Grief knocks like a door-to-door salesman who is excellent at his job, but doesn’t find much joy in it.

He shows up, stirs some emotion and offers an opportunity to buy back into the pain.

The pitch is convincing. So convincing that it might even warrant some reflection.

How badly do I need to feel this?

It’s up to us how long we chat with the salesman, whether or not we let him in to set up his demonstration, and ultimately it’s up to us to whether we decide to buy what he’s selling.

The question becomes: is he offering us an opportunity to grow, or just a path to further suffering?

Do we need the pain? Or can we thank him for his time and kindly send him on his way?

Death is an uncomfortable, turbulent, messy part of life.

Most of all because the toll greif takes is insensitively personal. It’s an isolating experience like no other, which sometimes prompts us to reach out.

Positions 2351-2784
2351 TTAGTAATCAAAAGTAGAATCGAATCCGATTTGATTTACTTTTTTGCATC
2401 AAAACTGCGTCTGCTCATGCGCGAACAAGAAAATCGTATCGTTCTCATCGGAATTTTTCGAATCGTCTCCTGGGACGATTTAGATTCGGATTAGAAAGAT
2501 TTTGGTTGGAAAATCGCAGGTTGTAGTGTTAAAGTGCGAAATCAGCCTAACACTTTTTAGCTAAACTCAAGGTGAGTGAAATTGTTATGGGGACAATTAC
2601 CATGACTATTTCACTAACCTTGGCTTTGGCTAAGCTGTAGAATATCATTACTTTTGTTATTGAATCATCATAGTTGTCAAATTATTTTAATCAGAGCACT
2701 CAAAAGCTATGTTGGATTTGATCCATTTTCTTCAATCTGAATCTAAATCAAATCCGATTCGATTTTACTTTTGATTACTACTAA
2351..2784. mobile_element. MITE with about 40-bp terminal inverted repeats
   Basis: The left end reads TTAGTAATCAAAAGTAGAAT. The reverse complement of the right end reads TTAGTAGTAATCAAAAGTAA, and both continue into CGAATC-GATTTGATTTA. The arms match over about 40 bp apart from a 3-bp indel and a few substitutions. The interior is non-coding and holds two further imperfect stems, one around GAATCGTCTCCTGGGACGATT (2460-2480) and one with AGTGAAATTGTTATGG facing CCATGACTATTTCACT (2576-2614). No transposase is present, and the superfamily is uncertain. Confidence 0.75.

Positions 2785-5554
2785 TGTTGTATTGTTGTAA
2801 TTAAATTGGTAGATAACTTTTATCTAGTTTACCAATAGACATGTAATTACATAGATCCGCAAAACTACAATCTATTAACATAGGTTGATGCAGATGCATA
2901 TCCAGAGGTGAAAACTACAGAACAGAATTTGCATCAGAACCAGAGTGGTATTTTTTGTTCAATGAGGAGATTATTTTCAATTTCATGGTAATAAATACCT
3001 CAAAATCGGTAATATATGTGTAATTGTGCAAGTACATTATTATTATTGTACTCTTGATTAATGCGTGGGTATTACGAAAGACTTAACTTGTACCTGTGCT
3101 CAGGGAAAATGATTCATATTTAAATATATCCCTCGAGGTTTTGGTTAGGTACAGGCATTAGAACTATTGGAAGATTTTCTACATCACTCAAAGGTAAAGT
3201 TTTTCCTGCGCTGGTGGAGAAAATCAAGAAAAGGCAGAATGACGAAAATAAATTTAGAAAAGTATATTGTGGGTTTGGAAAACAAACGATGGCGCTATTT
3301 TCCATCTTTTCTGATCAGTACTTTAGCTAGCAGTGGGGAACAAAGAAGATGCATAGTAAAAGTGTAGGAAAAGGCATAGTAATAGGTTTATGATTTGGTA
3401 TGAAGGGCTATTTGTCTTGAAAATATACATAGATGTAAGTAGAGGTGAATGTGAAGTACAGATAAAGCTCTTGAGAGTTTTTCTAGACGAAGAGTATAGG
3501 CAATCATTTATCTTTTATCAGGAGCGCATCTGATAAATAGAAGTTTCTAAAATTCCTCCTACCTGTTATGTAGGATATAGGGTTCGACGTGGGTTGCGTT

And we ought to reach out. Because community is the antidote to most feelings of isolation.

What’s important to consider are the channels through which we seek that community.

Some of our channels limit our ability to connect earnestly, honestly, and with respect.

Seeking support in these places can be a demoralising way to realise that life goes on and not as many people care as perhaps it feels like they should.

If you’re in need, find a friend and share the same air for a while. Each second will be worth a thousand shallow likes.